In the summer of 2012, just days before a certain columnist was found to have plagiarized from The New Yorker, a staff writer at the prominent magazine itself resigned in the wake of a widespread plagiarism scandal. The journalist, famous for pop-science works that generated scathing reviews, had been using unattributed quotations taken from other people’s interviews. He had copied-and-pasted from his peers. Generally, he had faked his credentials as an original researcher and thinker.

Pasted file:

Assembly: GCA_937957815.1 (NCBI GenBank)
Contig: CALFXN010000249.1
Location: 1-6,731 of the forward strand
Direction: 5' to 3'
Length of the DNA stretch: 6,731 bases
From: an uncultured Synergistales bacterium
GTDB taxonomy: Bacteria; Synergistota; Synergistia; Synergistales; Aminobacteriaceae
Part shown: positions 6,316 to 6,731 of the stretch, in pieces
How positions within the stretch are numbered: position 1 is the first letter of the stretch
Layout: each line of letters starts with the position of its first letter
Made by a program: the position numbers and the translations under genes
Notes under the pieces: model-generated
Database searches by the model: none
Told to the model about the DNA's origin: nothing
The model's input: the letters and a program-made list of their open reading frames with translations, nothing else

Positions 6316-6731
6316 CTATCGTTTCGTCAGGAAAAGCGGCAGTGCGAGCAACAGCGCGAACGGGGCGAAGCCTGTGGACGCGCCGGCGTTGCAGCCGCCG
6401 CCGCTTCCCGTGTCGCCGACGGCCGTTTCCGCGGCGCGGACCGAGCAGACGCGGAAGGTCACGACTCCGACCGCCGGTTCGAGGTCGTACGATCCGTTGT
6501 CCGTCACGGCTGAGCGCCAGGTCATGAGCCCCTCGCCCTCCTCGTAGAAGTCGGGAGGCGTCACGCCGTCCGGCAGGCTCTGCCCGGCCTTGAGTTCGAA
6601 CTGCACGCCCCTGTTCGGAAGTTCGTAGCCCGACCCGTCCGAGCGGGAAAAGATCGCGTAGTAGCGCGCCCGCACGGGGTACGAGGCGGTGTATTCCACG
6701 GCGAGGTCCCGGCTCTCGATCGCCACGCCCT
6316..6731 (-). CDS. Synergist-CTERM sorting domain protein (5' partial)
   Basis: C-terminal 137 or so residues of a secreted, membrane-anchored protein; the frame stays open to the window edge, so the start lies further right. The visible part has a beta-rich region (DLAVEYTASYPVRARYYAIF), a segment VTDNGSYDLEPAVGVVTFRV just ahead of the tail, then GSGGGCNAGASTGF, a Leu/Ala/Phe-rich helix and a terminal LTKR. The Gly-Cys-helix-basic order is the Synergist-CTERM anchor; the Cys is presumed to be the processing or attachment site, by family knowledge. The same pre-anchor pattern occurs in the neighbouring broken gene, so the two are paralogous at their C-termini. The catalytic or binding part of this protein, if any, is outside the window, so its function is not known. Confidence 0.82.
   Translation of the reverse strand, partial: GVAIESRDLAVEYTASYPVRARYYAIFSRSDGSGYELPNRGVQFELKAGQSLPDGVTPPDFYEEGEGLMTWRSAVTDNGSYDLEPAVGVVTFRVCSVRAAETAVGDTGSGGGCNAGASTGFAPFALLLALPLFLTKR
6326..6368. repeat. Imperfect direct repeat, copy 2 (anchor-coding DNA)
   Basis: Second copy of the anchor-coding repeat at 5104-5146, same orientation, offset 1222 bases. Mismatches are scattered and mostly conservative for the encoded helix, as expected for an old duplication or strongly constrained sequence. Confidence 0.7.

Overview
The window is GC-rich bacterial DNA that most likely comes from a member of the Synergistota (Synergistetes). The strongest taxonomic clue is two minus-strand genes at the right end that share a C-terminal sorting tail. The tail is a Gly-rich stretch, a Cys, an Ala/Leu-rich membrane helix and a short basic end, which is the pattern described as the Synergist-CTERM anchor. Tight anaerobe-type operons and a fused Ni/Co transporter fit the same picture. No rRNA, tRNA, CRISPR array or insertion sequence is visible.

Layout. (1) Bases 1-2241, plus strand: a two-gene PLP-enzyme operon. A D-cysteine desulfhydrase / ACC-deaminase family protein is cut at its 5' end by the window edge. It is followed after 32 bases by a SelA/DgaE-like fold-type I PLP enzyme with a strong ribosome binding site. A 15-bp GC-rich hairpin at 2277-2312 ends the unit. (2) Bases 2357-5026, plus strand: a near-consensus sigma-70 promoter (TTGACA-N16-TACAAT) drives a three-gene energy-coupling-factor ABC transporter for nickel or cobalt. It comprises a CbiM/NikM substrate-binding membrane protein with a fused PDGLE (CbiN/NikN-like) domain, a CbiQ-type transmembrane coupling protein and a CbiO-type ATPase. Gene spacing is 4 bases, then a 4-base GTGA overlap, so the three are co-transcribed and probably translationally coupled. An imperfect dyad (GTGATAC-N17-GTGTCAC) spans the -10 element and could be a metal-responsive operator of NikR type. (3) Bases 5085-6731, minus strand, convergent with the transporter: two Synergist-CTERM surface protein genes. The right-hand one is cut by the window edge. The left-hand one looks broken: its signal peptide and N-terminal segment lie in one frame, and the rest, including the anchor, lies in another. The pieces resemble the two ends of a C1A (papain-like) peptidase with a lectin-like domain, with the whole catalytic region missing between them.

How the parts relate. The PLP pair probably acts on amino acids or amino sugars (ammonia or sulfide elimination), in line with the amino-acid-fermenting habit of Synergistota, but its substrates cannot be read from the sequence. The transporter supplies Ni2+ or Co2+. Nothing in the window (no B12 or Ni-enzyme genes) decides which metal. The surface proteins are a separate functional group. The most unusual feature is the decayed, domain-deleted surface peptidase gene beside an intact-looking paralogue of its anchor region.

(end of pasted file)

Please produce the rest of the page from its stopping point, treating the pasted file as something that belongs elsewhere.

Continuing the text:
The New Yorker itself had a doozy on its hands. The scandal had tarred the magazine’s famed fact-checking department, despite claims that its procedure was “geared toward print, not the Web.” Editor-in-chief David Remnick was embarrassed. He’d initially kept the writer on board, distinguishing one bout of self-plagiarism from the more serious offense of “appropriating other people’s work.” Now, his magazine was losing a star that had been groomed as “Malcolm Gladwell 2.0.”
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